CSP -deficiency causes massive and rapid photoreceptor degeneration
Tabares Domínguez, Lucía
Villa Polo, Pedro de la
Castellano Muñoz, Manuel
Südhof, Thomas C.
|Department||Universidad de Sevilla. Departamento de Fisiología Médica y Biofísica|
|Published in||The Proceedings of the National Academy of Sciences of the United States of America, 103 (8), 2926-2931.|
|Abstract||Cysteine string protein (CSP) _ is an abundant synaptic vesicle protein that contains a DNA-J domain characteristic of Hsp40-type cochaperones. Previous studies showed that deletion of CSP_ in mice leads to massive lethal ...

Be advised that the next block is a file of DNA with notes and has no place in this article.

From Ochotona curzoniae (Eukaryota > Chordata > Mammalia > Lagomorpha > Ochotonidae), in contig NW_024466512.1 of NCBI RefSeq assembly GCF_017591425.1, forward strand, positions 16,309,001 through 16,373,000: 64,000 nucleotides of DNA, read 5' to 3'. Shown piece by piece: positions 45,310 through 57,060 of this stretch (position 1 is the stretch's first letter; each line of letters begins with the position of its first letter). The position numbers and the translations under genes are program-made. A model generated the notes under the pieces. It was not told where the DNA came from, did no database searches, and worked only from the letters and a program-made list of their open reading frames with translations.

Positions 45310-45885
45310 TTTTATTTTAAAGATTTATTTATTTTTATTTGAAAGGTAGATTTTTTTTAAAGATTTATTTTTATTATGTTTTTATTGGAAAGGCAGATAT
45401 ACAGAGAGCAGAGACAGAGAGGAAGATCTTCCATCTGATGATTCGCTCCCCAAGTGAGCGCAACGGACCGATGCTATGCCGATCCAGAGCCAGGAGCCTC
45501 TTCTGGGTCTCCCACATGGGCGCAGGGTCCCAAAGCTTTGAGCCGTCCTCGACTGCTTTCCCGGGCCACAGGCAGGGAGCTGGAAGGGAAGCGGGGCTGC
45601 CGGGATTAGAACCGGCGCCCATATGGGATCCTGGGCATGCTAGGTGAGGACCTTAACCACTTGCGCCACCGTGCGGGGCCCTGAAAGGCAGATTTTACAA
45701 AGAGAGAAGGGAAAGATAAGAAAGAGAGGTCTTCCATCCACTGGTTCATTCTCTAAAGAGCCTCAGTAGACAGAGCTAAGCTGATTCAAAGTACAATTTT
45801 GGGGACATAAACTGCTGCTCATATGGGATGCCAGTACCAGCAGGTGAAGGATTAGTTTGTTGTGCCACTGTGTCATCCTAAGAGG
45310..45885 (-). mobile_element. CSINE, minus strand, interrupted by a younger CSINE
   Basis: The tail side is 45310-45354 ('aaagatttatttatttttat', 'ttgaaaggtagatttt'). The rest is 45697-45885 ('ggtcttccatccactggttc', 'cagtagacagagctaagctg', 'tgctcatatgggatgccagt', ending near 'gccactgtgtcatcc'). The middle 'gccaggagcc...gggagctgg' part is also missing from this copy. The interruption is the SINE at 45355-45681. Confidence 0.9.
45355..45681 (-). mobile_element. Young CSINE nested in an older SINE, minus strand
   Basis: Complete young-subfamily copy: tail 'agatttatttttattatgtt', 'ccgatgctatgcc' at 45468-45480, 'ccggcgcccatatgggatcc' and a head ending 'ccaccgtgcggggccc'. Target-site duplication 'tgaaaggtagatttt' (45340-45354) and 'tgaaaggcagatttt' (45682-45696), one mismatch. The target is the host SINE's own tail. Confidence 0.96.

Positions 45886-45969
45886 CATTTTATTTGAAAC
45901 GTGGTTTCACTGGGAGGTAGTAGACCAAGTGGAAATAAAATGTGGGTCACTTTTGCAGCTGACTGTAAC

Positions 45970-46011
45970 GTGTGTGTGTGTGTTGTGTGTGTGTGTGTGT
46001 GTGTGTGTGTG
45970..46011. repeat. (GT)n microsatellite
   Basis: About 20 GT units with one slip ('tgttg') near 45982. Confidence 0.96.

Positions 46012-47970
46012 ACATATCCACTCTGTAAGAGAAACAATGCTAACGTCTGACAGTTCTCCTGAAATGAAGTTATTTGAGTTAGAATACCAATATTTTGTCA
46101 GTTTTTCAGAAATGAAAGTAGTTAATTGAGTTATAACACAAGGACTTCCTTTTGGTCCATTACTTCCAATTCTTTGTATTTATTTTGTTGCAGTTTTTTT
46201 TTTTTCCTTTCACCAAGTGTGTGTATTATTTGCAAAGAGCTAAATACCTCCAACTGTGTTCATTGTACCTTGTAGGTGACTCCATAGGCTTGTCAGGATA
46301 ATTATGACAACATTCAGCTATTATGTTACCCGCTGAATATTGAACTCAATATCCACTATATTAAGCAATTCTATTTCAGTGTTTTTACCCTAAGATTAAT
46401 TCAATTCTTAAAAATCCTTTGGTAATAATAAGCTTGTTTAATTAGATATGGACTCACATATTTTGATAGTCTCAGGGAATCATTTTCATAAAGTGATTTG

Cysteine string protein (CSP) _ is an abundant synaptic vesicle protein that contains a DNA-J domain characteristic of Hsp40-type cochaperones. Previous studies showed that deletion of CSP_ in mice leads to massive lethal neurodegeneration but did not clarify how the neurodegeneration affects specific subpopulations of neurons. Here, we analyzed the effects of the CSP_ deficiency on tonically active ribbon synapses of the retina and the inner ear. We show that CSP_-deficient photoreceptor terminals undergo dramatic and rapidly progressive neurodegeneration that starts before eye opening and initially does not affect other retinal synapses. These changes are associated with progressive blindness. In contrast, ribbon synapses of auditory hair cells did not exhibit presynaptic impairments in CSP_-deficient mice. Hair cells, but not photoreceptor cells or central neurons, express CSP_, thereby accounting for the lack of a hair-cell phenotype in CSP_ knockout mice. Our data demonstrate that tonically active ribbon synapses in retina are particularly sensitive to the deletion of CSP_ and that expression of at least one CSP isoform is essential to protect such tonically active synapses from neurodegeneration.